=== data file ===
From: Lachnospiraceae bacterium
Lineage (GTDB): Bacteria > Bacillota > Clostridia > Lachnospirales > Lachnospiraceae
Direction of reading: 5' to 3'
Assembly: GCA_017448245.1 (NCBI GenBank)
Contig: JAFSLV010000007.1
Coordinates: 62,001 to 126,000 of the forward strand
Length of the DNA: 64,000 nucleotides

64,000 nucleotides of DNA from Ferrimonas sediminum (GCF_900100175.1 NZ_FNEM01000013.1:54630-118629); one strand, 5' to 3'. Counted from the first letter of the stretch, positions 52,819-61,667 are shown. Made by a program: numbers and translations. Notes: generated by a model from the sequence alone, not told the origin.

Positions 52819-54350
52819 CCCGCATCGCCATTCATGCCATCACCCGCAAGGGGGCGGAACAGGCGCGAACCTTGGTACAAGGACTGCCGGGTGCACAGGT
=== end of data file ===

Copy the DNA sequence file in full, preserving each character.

From: Lachnospiraceae bacterium
Lineage (GTDB): Bacteria > Bacillota > Clostridia > Lachnospirales > Lachnospiraceae
Direction of reading: 5' to 3'
Assembly: GCA_017448245.1 (NCBI GenBank)
Contig: JAFSLV010000007.1
Coordinates: 62,001 to 126,000 of the forward strand
Length of the DNA: 64,000 nucleotides

64,000 nucleotides of DNA from Ferrimonas sediminum (GCF_900100175.1 NZ_FNEM01000013.1:54630-118629); one strand, 5' to 3'. Counted from the first letter of the stretch, positions 52,819-61,667 are shown. Made by a program: numbers and translations. Notes: generated by a model from the sequence alone, not told the origin.

Positions 52819-54350
52819 CCCGCATCGCCATTCATGCCATCACCCGCAAGGGGGCGGAACAGGCGCGAACCTTGGTACAAGGACTGCCGGGTGCACAGGT